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Do You Know Your Metabolism?

Do You Know Your Metabolism?

Do You Know Your Metabolism?

Whenever there’s a discussion about health, Metabolism is definitely the focal point. Is it fast or slow? Will eating this affect it? Does exercise have a role in it? Let’s delve into the inside out of this term.

By gaining an understanding of what Metabolism actually means and what is actually happening in the body, you can then make more empowered choices to improve your lifestyle and to bullet proof your metabolism, making it work for you.

Energy Balance in the Body 

Think of energy balance as a pair of kitchen scales, on one side we have energy out and on the other energy in:

Energy In – Energy ingested through the food and drink we consume. If Energy In exceeds Energy Out then we are in Positive Energy Balance and weight gain is usually experienced.

Energy Out – Energy expended through metabolic processes and activity.
If Energy Out exceeds Energy In we are in a Negative Energy Balance and weight loss is usually experienced. 
Understanding this law is an essential part of understanding metabolism and how Energy Balance affects your Health, Body Composition and Performance.

Components of your Metabolism

Your Metabolism or Metabolic Rate is the sum total of all the chemical reactions in the body along with energy produced and expended through its various functions. Your overall Metabolism or Metabolic Rate can be summed up by the following 5 metabolic components that utilize energy throughout the body:

BMR – Basal Metabolic Rate: This is the measure of energy used by your body to undertake the most vital functions in the body.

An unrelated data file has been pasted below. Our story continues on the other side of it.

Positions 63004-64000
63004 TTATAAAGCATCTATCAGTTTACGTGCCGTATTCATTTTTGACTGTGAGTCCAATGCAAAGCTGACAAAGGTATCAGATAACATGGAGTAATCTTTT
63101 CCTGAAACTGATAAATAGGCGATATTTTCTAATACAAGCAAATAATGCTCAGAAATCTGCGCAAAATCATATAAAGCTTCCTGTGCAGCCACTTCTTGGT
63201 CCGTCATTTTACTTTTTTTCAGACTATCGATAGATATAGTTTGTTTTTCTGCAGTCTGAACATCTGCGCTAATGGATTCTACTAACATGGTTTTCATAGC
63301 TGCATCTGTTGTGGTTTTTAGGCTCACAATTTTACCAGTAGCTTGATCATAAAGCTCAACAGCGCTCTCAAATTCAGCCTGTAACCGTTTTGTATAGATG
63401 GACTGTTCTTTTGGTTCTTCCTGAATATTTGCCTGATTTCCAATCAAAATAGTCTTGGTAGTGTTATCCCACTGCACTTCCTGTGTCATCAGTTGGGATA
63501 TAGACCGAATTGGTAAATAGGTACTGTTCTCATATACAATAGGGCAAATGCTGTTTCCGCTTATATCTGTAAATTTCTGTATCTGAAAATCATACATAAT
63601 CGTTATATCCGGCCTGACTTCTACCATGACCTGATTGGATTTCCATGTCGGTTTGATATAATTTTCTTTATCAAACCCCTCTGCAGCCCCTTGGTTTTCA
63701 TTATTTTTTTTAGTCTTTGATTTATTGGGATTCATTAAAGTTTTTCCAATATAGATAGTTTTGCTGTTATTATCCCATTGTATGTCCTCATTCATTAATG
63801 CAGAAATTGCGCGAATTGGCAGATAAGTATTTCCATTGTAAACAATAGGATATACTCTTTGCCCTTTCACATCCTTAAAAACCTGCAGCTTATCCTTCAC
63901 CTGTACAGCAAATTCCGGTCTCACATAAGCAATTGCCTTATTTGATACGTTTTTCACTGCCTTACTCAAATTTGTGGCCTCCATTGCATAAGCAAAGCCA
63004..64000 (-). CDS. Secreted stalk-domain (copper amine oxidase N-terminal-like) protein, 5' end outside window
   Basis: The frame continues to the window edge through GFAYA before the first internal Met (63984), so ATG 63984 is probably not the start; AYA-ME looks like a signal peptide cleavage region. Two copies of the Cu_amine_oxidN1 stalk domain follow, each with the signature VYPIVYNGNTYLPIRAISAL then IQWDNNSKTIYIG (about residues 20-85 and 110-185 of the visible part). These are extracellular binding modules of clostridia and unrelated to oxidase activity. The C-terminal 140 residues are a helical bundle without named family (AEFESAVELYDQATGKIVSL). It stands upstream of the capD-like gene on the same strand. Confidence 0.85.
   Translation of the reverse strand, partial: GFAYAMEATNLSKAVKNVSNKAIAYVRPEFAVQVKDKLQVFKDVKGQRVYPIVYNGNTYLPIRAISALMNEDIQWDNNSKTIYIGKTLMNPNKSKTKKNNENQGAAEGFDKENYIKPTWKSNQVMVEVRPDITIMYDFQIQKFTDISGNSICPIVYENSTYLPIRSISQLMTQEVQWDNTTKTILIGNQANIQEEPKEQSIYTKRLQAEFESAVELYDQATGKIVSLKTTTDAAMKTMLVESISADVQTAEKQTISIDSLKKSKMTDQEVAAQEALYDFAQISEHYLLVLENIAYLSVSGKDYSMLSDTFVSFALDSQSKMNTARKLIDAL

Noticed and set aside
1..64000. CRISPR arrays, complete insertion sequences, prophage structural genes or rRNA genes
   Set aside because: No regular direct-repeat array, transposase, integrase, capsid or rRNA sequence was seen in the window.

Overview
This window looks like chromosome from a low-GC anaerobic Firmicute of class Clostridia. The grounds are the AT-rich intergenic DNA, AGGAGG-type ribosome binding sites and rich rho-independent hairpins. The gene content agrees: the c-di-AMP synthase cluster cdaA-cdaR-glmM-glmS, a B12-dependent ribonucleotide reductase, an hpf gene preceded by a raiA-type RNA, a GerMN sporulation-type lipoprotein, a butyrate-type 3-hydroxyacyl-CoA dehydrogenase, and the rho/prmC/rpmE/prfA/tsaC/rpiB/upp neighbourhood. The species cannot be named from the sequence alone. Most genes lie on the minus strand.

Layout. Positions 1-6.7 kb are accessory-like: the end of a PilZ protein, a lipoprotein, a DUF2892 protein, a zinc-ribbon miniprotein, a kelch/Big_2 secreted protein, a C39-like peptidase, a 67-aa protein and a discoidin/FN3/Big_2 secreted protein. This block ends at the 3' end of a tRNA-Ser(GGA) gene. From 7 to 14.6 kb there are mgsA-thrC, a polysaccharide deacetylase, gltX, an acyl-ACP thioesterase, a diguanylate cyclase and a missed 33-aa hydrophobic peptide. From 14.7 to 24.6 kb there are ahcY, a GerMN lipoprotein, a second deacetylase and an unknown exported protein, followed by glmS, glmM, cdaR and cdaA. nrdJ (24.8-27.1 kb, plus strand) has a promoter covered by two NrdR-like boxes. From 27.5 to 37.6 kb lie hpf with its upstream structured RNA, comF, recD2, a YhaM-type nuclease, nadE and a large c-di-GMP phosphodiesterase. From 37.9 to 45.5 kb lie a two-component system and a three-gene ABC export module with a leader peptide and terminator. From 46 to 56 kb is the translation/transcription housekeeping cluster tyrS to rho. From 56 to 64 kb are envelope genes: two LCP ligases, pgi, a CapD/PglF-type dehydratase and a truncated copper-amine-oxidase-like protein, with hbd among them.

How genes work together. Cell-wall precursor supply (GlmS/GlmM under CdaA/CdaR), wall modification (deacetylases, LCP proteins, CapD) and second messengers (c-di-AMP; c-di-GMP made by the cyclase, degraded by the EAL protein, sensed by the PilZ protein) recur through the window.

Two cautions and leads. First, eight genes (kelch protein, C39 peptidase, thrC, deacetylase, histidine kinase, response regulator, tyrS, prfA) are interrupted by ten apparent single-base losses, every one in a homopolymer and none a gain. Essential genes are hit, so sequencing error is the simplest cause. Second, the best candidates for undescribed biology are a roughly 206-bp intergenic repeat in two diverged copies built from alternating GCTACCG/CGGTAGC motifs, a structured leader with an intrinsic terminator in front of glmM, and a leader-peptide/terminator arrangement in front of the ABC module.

RMR – Resting Metabolic Rate: This is the sum of energy expended by your body during rest.

TEF – Thermic Effect of Feeding : This is the measure of energy your body uses on a daily basis to digest, absorb and assimilate the food you eat, which can be upto 10% of the daily energy expenditure.

NEAT – Non Exercise Activity Thermogenesis: This is the amount of energy your body expends to perform everyday activities such as walking up the stairs.

Exercise Activity: In active individuals they may expend up to 30% of their daily energy expenditure through exercise, maybe more depending on the length and intensity of the sessions.

The first two BMR(Basal Metabolic Rate) and RMR(Resting Metabolic Rate) are indicators of a healthy and optimally functioning Metabolism and are stimulated by both Energy In and Energy Out.

Now let’s have a look at the components we can actually manipulate and stimulate to get the desired effect to help with body composition.

Eating and Metabolism!

What and When to Eat:

Making sure your diet is made up of whole (single ingredient), unprocessed foods with a good balance of essential fats and low in refined carbohydrates ensure that important metabolic hormones are balanced within the body, so that your metabolism is functioning optimally.